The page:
PICNIC SPOT: With curiously balanced and weird-shaped millstone grit rocks, Brimham Rocks (below) is a fantastic place to while away a sunny day while the kids climb and run riot. There’s a trail to follow and a café open in summer. Look out for the Dancing Bear and balance on the Rocking Stones. Pack a picnic and then romp over the heather moors. (Or if you don’t fancy the NT entrance fee at Brigham, make like in-the-know locals and head to the Cow and Calf rock formations on nearby Ilkley Moor).
BEACH TIME: While Yorkshire isn’t short of gorgeous beaches, Filey is arguably the best for families. From flying a kite and building sandcastles to birdwatching by the Filey Brigg, you may even see seals chilling out along the swathe of golden sand. Wander up to Coble Landing, a slipway with a jumble of boats and kiosks, and grab a cup of tea and a bacon buttie while you watch the boats bob. Old-fashioned fun.
STEAM TRAIN RIDE: Any child with an interest in locomotion should be granted a morning on the North Yorkshire Moors Railway. Catch the steam train from Pickering to Whitby and stop at Goathland – children will instantly recognise it as Hogsmead Railway Station from the Harry Potter films. The journey up through the eerie moors is epic and you can reward yourselves with fish and chips on Whitby Pier when you arrive.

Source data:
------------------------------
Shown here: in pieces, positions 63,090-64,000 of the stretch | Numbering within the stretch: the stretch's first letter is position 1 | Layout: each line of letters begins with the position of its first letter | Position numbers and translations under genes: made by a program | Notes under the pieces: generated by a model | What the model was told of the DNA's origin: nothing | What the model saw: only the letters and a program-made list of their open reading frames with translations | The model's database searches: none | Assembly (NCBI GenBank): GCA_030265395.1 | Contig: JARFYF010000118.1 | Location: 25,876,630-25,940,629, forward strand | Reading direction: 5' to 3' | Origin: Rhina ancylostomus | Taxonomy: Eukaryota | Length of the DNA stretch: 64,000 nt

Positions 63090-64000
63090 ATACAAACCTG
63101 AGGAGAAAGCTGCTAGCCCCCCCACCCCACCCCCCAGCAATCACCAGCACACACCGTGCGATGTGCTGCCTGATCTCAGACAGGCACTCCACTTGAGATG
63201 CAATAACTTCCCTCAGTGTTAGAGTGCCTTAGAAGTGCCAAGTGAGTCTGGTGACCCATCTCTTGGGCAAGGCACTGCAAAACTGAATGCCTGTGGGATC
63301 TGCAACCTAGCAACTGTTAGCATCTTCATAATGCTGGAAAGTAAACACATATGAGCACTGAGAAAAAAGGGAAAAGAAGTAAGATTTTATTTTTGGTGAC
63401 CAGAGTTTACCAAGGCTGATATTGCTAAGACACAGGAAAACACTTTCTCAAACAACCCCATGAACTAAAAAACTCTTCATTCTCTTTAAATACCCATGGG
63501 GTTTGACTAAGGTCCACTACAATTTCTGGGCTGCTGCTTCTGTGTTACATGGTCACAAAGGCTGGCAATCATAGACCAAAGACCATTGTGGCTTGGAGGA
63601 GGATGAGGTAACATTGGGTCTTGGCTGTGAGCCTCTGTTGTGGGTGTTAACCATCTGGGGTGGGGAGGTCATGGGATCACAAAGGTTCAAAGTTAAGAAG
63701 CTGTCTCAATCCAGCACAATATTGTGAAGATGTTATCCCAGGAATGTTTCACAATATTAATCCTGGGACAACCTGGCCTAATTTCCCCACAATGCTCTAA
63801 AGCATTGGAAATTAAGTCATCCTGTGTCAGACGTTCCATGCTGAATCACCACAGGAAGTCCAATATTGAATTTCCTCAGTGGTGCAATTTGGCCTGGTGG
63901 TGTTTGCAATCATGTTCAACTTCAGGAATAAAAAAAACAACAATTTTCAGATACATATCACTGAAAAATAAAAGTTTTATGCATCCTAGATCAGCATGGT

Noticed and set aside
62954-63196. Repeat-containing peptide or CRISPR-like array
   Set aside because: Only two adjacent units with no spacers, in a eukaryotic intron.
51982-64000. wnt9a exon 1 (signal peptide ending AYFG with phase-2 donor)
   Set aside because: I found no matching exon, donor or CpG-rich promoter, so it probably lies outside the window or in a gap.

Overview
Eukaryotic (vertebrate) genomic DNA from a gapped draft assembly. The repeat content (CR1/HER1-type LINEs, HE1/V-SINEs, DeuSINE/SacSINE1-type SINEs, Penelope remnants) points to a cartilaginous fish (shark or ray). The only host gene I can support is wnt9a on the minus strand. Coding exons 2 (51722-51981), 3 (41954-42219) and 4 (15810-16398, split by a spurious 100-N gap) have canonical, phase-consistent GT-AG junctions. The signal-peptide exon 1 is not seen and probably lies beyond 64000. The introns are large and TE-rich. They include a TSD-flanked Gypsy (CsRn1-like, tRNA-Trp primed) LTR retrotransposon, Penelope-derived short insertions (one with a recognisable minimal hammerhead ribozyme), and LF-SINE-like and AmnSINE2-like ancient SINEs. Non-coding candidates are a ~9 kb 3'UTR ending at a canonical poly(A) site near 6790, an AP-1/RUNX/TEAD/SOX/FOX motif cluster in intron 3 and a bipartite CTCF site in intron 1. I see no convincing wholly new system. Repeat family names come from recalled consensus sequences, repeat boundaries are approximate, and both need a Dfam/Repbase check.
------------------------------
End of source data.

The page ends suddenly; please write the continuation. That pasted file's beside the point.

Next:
GHOST WALK: If the kids are old enough to delay bedtime, have an early tea and then head on a spooky family walking tour with The Original Ghost Walk of York. Hear about the nobleman looking for his missing head and the roman legions roaming through basements from brilliant and theatrical tour guides as you wander through the streets of this beautiful city. Tours at 8pm daily.
Making a weekend of it?
Mr Fox Eats at: Betty’s Tea Rooms in York may be world famous but dodge the queue and head to the smaller, quainter, prettier Little Betty’s. Order a pot of Yorkshire tea and a Fat Rascal (scone) and grab a window seat. Visit ‘incredible, edible Todmorden’, a market town in West Yorkshire where the community grow herbs, edible flowers and vegetables around the town in raised beds. You can’t beat fish and chips on the seaside at Filey, Scarborough or Whitby. If your children know how to behave (or you have grandparents in tow to take them for an evening), Yorkshire has a clutch of fantastic fine-dining options, reviewed here by Country Life.
Mr Fox Stays at: Twenty minutes from York in Helmsley, The Feversham Arms is an updated victorian hideaway with cosy rooms and the wild moors on the doorstep. For escapism in the dales (with no sacrifice on style) book a Natural Retreats lodge. If self-catering is not on the agenda, check-in to Yorebridge House in Wensleydale: this former schoolhouse is rural, intimate and serves a mean breakfast. Rumour has it that Jollydays, near York, is a lovely glamping site offering tree-climbing, den-making and family adventure.
With thanks to Sarah Milne-Day and Emma Ashforth. Images (Knaresborough, Brimham & features image all © Andrew Hawkes)